Skip to main content
Report this ad

See also:

Freak storm attacks Venice Beach, killing one, injuring 13

Many beach-goers are lucky to be alive today after a freak storm swept through the Los Angeles area on Sunday, killing one man and injuring 13 at Venice Beach, a popular tourist attraction. A total of four mid-afternoon lightning strikes sent an estimated 20,000 locals and tourists scurrying for cover.

Local broadcasting stations are reporting that L.A. resident Nick Fagnano was pulled from the water after he was struck by lightning; he later died at Marina Del Rey Hospital. The 20-year-old had planned to attend the University of Southern California in the fall, his family members told an L.A. news station. Of the 13 injured, eight were transported to nearby hospitals. As of this writing, a surfer remains in critical condition.

Meteorologists say the lightning strikes that slammed into the Venice Beach area are extremely rare because the West Coast has the lowest occurrence of lightning strikes in the nation. In fact, the odds of being struck by lightning in California are 1 in 7.5 million.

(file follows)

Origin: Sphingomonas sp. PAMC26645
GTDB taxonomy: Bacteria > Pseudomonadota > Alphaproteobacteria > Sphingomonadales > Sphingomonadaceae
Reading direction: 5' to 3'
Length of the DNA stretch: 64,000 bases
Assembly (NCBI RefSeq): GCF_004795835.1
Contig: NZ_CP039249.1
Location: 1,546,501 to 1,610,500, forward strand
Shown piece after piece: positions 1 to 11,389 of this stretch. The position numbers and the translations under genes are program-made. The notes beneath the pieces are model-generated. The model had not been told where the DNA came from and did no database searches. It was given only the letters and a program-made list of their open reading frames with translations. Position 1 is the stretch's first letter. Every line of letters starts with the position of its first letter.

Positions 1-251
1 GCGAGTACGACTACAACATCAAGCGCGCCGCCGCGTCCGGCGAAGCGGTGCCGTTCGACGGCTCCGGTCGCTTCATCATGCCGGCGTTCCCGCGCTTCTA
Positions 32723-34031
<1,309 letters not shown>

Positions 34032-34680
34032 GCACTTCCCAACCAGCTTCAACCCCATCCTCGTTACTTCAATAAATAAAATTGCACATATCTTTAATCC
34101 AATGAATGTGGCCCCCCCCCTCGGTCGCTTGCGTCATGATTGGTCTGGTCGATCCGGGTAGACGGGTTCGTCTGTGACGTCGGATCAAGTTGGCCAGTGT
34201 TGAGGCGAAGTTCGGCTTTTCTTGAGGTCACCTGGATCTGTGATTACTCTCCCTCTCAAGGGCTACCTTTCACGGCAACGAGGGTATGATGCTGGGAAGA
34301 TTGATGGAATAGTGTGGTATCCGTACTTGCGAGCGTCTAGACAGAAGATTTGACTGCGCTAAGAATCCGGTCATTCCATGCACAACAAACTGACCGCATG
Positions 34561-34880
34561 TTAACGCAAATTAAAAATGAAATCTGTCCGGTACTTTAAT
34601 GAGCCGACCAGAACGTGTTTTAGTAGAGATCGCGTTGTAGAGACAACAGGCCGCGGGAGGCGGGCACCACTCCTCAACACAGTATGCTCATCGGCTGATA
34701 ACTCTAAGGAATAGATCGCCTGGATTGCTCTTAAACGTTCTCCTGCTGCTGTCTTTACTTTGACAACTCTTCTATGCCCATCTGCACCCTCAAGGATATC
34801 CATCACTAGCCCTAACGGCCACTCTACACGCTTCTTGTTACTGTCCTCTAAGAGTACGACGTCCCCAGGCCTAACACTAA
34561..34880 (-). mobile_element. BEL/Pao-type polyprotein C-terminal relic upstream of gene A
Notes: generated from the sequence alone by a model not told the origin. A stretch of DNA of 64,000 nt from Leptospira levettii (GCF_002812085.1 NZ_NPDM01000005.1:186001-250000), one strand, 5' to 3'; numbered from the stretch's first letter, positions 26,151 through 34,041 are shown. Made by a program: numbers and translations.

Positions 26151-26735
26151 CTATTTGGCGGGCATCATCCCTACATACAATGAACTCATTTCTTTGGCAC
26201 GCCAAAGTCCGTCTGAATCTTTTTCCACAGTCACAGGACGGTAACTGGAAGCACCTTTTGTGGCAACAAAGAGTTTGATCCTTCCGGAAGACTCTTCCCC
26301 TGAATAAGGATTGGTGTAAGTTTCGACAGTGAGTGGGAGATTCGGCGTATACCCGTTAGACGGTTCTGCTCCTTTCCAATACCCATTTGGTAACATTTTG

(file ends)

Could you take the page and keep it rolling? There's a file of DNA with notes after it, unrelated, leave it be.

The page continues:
Weather experts blame the development of such an explosive storm on a massive high-pressure system east of the coastal area that sucked in lots of hot, moist air from Mexico and the Gulf of California, thereby producing atmospheric instability throughout the beach communities. Sunday's storm lasted about 15 minutes.

The Los Angeles County Sheriff’s Department reported that a golfer on Santa Catalina Island was also struck by lightning, caused by the same storm system. The unidentified man was hospitalized and remains in stable condition.

Since electrical burns can have a delayed effect on the human body, authorities are urging all beach-goers who were in or near the water at the time of Sunday's lightning strikes to see a medical doctor. Although Los Angeles boasts an annual average of 284 days of sunshine, it is wise to always heed the National Weather Service's adage: "When thunder roars, go indoors."

Report this ad